Seeing personality traits and diagnoses as fixed and unchangeable — rather than as tendencies or default settings that can often be adjusted — is part of what makes labels harmful. If you view autism as meaning that you are incapable of having friends even as you yearn for them, you probably won’t make an effort to develop social skills and the diagnosis could become a self-fulfilling prophecy. If instead you see it as an explanation for why relationships are especially difficult for you, you can learn from others like you who have made changes and from professionals about strategies that can help.
This is another reason it’s important to recognize a spectrum that spans both typical and extreme behavior is helpful. A spectrum isn’t set in stone: People can often move along it over time, and the line between what is typical and what reflects a diagnosis is a gray one. With the right help and support (which may include medications, therapy and peer connections as well as education), harmful tendencies can be mitigated, while those that lead to flourishing can be cultivated.
As my friend Alissa Quart, the author of an early book on this subject titled “Republic of Outsiders,” told me, when typical people casually identify themselves with those who have disorders, it’s “a sign of how those once viewed as outsiders have affected those at the supposed center, not only transforming what is possible for some, but also what so-called normal means for many.”
To be clear, I am not arguing that severe mental or developmental disorders can’t be profoundly disabling or that people who have them always can or even should learn to be more typical. Extremes can be irremediable in some cases, unaccompanied by benefit.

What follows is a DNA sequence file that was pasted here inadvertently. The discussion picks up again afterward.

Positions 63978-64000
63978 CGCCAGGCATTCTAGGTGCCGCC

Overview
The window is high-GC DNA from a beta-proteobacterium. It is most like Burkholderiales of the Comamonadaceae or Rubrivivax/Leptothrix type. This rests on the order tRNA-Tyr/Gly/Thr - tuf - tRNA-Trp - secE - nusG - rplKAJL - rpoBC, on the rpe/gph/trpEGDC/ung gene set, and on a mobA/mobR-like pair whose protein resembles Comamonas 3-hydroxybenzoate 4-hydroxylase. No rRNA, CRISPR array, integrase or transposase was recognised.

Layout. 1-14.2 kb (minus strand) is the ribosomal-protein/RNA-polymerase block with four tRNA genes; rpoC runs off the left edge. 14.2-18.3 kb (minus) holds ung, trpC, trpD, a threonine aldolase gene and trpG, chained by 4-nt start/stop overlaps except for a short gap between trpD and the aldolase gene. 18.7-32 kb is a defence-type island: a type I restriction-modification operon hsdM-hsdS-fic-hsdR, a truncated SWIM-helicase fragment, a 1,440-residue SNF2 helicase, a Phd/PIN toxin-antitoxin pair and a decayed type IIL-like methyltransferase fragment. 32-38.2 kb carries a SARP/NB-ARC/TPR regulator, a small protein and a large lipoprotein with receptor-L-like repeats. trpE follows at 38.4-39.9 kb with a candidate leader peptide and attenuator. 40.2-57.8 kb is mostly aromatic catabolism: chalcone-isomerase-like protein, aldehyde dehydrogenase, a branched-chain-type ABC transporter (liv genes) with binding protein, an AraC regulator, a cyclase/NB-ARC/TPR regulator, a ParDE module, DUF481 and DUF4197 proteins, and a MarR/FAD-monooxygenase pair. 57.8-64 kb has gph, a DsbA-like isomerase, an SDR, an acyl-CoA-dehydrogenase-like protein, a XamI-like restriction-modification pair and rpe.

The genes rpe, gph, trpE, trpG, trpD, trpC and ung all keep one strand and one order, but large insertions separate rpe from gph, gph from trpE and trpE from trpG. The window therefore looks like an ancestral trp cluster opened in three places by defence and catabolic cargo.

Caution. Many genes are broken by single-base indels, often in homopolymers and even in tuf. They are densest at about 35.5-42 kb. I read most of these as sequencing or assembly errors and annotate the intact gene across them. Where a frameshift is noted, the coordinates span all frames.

I just think that our commonalities are greater than our differences. It may not be possible to know how much someone can learn, but assuming that change is impossible can make it so. Finding a balance between seeking growth through challenge and recognizing real limits is critical.
Also important is understanding that not all atypical behavior should change. One of the critical insights of the disability rights movement is that disability is often a product of social context. A built environment without ramps and sidewalk cuts excludes people who use wheelchairs — it’s not their mobility limitations that impede them. Including these accommodations also enables parents with strollers and people using wheeled baggage. It makes the space better for everyone.
For autistic people, accommodations can include things like making public spaces less loud and overwhelming. (I’m not asking this of Times Square, which, like many New Yorkers, I will continue to avoid.) It also means recognizing that self-soothing behaviors — from rocking and hand flapping to using drugs to try to feel better — should not be punished, but understood. If harmful, behaviors should be treated, and if not, left alone.
So, I don’t mind if you say you have a bit of OCD or ADHD — so long as you know what that really means and aren’t just relying on stereotypes. The more we recognize that we all have traits that at the extremes can be disabling, the more compassionate we will be and the more we will be able to benefit from everyone’s talents.
Maia Szalavitz is a contributing Opinion writer and the author, most recently, of “Undoing Drugs: How Harm Reduction Is Changing the Future of Drugs and Addiction.”